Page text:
|"You played it for her. You can play it for me...If she can stand it I can. Play it!"|
Rick may have been strong enough to hear "As Time Goes By" again, but, in the late Summer, early Fall of 1999, I can't say that I was strong enough to hear "Mambo No. 5" one more time. I am not a violent person by nature, nor do I condone the use of violence, but in 1999, if I could have gotten away with it, I might have killed Louie Bega.
Radio is known for over-playing hits - they've done so since the advent of pop radio, when the most popular songs were put in "heavy rotation." Sometimes, however, a song will take over more than just the radio - it gets played everywhere. It often happens in summer - songs become the hit of the summer and everyone just has to hear it, or, ironically, songs about being 'happy.'*
The combination of a popular, catchy tune and a city heavily influenced by Cuban culture meant that Lou Bega's Mambo No. 5 was everywhere; not only on the radio, but in supermarkets, delis, bars, clubs, and even pharmacies. One day, I got of a cab that was playing it to walk into a store that was playing it and out onto the street to a boom box (boy, I DO NOT miss those) playing it.
I didn't want any of Monica in my life, or Erica by my side. I didn't need any of Rita, or want to see Tina. I wanted to see the sun without Sandra, and I could go all night long without Mary. Sorry Jessica - none of you makes me your man.
There was no escape.
Other aspects of Cuban culture I liked a lot better. There was the wonderful old woman from whom I bought Cuban coffee every morning. This woman made an exceptionally strong blend, and initially was concerned when I did not add milk. Her coffee was not bitter, but such that you could almost (but not quite) feel the grounds. Eventually, she just smiled when I would turn down the milk, seeing that it was not too strong for me.
Then, there was a certain Cuban-American female bartender that I took quite a shine to. Charming, funny, and spunky, she would ask me if she could be in the movie. As I always tell folks, I do not have final say in casting, but her natural assets did suggest to me that Lex would have no problem including her in the movie, and I was right. In fact, she wound up in a scene with Fat Joe, a talented hip hop artists who has since lost a good deal of weight. At one point, he was up to 350 pounds.
Evidently, one of the things that influenced him to lose the weight was the death of an early influence, Big Pun. Like Fat Joe, Pun was a distinctly Latino rapper from the Bronx.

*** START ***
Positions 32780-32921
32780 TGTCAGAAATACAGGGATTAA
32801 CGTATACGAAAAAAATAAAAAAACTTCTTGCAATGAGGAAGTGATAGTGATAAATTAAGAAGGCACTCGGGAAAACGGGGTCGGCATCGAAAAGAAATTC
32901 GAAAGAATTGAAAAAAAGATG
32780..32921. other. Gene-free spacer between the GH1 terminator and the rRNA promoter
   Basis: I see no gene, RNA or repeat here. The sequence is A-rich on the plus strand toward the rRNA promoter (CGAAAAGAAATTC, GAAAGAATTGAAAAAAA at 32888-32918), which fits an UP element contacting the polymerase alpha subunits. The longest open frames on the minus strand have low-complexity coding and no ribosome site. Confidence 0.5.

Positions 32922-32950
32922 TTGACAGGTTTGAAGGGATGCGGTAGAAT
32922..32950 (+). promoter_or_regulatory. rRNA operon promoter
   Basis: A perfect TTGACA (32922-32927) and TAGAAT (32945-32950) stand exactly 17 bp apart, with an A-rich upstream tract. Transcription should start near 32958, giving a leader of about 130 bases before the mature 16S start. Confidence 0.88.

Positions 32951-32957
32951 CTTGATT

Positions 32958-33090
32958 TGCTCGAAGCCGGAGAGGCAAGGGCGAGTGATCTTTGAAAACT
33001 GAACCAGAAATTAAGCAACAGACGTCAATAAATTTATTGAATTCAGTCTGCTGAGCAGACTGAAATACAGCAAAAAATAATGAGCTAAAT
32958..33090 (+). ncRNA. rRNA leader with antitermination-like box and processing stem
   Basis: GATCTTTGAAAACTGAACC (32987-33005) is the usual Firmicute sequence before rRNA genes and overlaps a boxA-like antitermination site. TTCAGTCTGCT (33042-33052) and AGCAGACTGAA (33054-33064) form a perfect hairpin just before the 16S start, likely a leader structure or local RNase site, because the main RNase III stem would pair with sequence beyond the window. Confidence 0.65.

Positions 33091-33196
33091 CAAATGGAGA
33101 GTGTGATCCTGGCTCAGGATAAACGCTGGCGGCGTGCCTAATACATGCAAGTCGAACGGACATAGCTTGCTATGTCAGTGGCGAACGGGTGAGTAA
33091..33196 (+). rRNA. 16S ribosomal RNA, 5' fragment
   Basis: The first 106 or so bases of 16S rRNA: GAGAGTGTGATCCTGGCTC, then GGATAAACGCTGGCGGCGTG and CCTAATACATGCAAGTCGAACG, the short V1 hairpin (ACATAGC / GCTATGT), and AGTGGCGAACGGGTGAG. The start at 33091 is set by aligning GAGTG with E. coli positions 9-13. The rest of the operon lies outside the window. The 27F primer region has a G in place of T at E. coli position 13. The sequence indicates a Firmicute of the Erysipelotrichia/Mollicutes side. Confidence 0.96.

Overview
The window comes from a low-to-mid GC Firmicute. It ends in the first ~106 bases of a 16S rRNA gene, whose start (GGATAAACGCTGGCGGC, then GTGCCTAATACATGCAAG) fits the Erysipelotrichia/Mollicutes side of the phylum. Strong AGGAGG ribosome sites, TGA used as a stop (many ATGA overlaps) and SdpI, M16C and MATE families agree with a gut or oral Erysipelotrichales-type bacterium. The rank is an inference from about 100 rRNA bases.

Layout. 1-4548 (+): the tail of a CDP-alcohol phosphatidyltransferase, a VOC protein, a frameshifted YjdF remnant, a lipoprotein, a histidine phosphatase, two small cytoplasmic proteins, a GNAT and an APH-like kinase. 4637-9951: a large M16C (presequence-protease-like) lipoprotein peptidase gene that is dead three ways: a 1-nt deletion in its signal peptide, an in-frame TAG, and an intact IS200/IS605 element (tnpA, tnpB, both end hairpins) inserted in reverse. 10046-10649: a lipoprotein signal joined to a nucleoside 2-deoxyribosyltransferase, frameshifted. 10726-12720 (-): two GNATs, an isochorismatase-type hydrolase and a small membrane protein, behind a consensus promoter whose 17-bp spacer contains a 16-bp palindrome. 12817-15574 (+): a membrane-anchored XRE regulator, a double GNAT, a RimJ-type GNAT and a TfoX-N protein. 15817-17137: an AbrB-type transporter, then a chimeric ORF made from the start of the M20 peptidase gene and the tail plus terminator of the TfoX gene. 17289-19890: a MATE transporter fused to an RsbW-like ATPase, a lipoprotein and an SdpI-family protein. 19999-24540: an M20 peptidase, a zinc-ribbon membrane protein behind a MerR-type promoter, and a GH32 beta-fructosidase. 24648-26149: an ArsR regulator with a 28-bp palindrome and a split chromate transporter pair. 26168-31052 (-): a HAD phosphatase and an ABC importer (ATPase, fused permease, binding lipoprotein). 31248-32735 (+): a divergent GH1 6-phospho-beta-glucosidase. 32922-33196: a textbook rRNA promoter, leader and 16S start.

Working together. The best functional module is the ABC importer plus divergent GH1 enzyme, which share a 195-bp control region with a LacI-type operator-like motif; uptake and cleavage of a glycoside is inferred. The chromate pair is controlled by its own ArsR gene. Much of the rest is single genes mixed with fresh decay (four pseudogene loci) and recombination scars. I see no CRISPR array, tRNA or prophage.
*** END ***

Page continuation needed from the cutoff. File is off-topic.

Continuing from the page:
We tried to get Big Pun for the movie, but scheduling and other issues prevented it, but it did lead to one of my more interesting conversations with his agent, who tried to work around his schedule to get him to us. Understand that by the time of his death less than a year later of a heart attack and respiratory failure, Big Pun was reported to have been more than 600 pounds.
When I asked about flying Pun to Florida for the shoot from North Carolina, where he was in a weight loss program (which he subsequently quit), his manager laughed.
"Have you ever seen Pun," he asked me. I told him that I had seen pictures, which, he indicated, did not give a true appreciation of his girth. He explained that it was near impossible for him to fly on a commercial airline, which led to one of my favorite quotes from an agent.
"Pun don't fly. We ship Pun. You just tell me when and where. We'll try to get him there."
Sadly, he never did make the trip.
There were a host of characters, and the shoot itself was less than memorable. The director had more of a music video background, and he would loosely plan the main shot, with a lot of emphasis on B-Roll. This was starkly different than the majority of feature work I did, and our two styles did not complement each other very well. There was, additionally, the fact that the other producer with me on the project was his long-time girlfriend and producer, and, as with other times when people in relationships made movies together, they would go from protective of each other to battling each other, with each complaining to you about the other, then, alternately, defending the other one to you.
The movie was, in the end, an extended booty video - which made pretty much everyone who planned it happy. It was my last encounter with the music video world - and I don't miss it, though I would not have missed it for the world because, as is so often the case, the better movie would have been the 'making of.'
As for Mambo No. 5? For me, it is my 'Niagra Falls.'
* If the talented Bobby McFerrin's song, "Don't Worry Be Happy" went from clever to annoying over time, Pharrell Williams' "Happy" has gotten there much more quickly - at least for me.